Young queen, private barbarian,
her pleasure is a foxhunt. Guards,
Statesmen, be still. In musky trails,
she wants to loosen her hair, to
build to a canter alone
throwing her clothes in
pasture, torso to the beast’s
hot glory, arms around the root
of his terrified kingdom,
eyes set on usurping her.
Tally-Ho. Free love means nothing
but horse alliances,
they’re taking hold in Paris she heard.
Jan Bethany is a part time professor in Houston, Texas.
Learning to Love
Down the bank, frost grapes embrace marigold,
interlace viburnum, as joe-pye weed offers
nectar, where bees abide, here, summer grows
love’s lushness, Virginia creeper climbs pine,
leaves caress with finger-like softness, tendrils
curl like strands of hair,
though tenderness can turn—wild cucumber
smothers sumac, as if love means strangulation,
binding and squeezing another, as if foaming
and frothing, gasping for air,
could ever equate to love, where choke hold
suppresses one’s breath, alters the landscape,
becomes bleak like winter, dramatic like death--
lest we forget, the art of love is letting go.
Jeannie E. Roberts
Jeannie E. Roberts has authored six books, including The Wingspan of Things (Dancing Girl Press, 2017), Romp and Ceremony (Finishing Line Press, 2017), Beyond Bulrush (Lit Fest Press, 2015), and Nature of it All (Finishing Line Press, 2013). She is also author and illustrator of Rhyme the Roost! A Collection of Poems and Paintings for Children (Daffydowndilly Press, an imprint of Kelsay Books, 2019) and Let's Make Faces! (author-published, 2009). Her work appears in print and online in North American and international journals and anthologies. She is Poetry Editor of the online literary magazine Halfway Down the Stairs. When she’s not reading, writing, or editing, you can find her drawing and painting, or outdoors photographing her natural surroundings.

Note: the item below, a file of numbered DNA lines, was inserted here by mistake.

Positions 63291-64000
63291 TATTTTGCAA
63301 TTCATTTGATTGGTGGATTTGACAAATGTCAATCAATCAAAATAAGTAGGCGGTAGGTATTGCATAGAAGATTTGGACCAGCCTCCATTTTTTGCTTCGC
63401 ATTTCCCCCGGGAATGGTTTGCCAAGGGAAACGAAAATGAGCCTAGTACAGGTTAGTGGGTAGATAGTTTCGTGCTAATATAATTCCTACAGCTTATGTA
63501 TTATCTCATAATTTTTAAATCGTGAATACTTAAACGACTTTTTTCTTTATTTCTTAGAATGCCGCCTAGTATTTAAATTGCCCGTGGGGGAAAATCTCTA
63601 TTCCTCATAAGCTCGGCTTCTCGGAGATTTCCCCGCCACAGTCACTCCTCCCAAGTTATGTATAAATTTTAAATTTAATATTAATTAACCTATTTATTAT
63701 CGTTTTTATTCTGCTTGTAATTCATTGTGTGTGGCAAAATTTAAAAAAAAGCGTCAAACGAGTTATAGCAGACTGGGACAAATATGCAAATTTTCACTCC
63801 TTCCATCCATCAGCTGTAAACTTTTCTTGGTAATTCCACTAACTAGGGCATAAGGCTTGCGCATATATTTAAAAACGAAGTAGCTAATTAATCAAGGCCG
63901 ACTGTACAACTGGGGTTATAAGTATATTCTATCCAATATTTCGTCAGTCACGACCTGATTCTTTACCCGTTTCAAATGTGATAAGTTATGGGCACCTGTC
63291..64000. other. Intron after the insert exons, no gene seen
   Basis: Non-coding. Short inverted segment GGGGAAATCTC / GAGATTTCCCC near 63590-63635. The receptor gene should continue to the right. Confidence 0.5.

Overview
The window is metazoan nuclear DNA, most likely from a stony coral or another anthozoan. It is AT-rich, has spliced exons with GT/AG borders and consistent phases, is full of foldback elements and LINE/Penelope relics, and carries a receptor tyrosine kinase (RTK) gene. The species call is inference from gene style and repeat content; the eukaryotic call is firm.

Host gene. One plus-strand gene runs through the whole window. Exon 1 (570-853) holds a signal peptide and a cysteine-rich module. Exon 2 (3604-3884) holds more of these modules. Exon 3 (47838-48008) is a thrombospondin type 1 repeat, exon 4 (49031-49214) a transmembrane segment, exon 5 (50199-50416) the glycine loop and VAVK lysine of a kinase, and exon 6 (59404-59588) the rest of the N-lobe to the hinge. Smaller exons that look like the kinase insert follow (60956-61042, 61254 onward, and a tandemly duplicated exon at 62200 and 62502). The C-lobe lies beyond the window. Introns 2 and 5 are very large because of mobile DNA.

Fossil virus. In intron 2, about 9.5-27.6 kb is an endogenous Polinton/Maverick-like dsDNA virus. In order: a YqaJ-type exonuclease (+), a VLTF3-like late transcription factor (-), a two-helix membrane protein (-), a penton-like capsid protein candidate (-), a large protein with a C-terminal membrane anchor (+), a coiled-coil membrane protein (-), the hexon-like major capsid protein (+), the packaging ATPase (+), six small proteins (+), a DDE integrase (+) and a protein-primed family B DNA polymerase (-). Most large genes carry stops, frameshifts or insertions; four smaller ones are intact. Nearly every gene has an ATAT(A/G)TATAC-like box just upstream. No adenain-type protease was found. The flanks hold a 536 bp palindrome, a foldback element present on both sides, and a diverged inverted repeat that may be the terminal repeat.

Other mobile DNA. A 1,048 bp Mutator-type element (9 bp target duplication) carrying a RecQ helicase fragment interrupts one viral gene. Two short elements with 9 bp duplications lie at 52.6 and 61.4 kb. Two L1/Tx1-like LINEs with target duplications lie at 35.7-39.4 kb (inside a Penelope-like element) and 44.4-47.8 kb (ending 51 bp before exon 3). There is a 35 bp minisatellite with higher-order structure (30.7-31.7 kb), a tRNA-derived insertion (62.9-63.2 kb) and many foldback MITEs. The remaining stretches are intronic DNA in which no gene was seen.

She says, God is bothering me
through you. I feel you
may lead a double life,
one as you and one
as God. It worries me
that I may hurt you.
In the mind of a schizophrenic,
under lambent red hair,
there are two Gods.
Good God, with light and
squiggly moon lines; Evil God,
or asshole as she calls him.
Like I'm raising a child with
a lot of growing up to do,
who died and came back to life.
Back and forth--
gentle, round whispers, then
crude bellow and spit.
This God makes her say:
We are all stars, green
lights, aurora borealis.
That God makes her say:
I think my Mom and I
were supposed to die.
Her white arms hug a dark mane,
mixing charcoal and milk,
a chiaroscuro hellscape.
Good God makes us feel
some ancient déjà vu--
she has said this before.
Evil God wants control,
so he puts everyone
Kevin Blankinship is a professor of Arabic at Brigham Young University. His poetry has been published by Rock Canyon Poets and the Utah Horror Writers Association. He has also written essays for The Atlantic, The Times Literary Supplement, The Los Angeles Review of Books, and Jadaliyya. He lives in Utah with his wife, their two children, and a violent gang of fruit trees.
Frenzy of Exultations
Once, they’ve been separated she'll-still hang on
Naked as a bride longing her bridegroom,